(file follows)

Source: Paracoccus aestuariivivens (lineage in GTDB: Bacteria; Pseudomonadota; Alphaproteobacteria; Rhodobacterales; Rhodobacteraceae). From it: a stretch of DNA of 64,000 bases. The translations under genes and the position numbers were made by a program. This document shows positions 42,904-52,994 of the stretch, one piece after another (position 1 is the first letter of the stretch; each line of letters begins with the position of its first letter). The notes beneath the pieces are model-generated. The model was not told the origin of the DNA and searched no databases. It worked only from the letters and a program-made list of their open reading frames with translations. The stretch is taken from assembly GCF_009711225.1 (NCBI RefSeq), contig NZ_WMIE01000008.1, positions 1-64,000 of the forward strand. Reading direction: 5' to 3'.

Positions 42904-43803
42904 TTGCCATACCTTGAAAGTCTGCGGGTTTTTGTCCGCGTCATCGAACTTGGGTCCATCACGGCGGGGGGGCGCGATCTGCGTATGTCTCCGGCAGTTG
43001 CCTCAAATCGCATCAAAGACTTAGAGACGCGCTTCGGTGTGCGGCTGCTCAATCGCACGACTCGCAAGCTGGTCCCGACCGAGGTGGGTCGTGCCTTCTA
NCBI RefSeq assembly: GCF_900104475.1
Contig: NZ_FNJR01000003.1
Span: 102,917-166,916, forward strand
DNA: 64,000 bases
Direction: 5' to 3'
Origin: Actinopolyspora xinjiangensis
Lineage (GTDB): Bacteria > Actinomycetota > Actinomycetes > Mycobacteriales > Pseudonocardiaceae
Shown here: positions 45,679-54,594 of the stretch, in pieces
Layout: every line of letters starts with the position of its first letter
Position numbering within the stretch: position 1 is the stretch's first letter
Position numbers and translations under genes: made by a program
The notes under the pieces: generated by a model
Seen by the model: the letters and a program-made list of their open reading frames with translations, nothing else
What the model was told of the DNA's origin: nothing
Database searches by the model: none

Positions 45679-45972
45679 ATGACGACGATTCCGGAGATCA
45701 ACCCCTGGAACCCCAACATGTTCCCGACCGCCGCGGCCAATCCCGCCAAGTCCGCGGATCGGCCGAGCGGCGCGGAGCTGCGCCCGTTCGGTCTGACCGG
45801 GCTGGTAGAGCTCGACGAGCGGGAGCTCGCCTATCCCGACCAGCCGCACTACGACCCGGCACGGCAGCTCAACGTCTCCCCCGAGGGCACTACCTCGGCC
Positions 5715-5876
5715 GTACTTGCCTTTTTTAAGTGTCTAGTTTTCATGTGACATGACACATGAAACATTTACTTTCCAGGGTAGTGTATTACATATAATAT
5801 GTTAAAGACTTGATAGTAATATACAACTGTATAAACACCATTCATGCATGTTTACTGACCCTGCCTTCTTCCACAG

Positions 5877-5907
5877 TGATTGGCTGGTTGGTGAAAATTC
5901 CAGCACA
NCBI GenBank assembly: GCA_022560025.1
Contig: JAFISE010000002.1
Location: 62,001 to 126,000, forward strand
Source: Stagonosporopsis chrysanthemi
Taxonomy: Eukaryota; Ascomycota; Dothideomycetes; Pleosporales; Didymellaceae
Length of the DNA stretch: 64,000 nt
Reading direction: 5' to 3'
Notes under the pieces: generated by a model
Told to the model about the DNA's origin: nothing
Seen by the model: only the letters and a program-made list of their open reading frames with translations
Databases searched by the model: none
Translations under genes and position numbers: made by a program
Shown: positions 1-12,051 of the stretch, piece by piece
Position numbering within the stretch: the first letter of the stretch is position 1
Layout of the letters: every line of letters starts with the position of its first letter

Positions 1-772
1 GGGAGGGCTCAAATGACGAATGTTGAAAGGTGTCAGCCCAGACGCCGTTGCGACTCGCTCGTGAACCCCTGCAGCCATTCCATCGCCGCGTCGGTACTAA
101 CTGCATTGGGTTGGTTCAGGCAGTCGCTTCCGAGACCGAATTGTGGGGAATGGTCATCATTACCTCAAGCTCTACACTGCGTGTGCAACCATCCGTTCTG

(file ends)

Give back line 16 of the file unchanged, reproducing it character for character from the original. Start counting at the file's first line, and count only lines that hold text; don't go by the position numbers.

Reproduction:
The notes under the pieces: generated by a model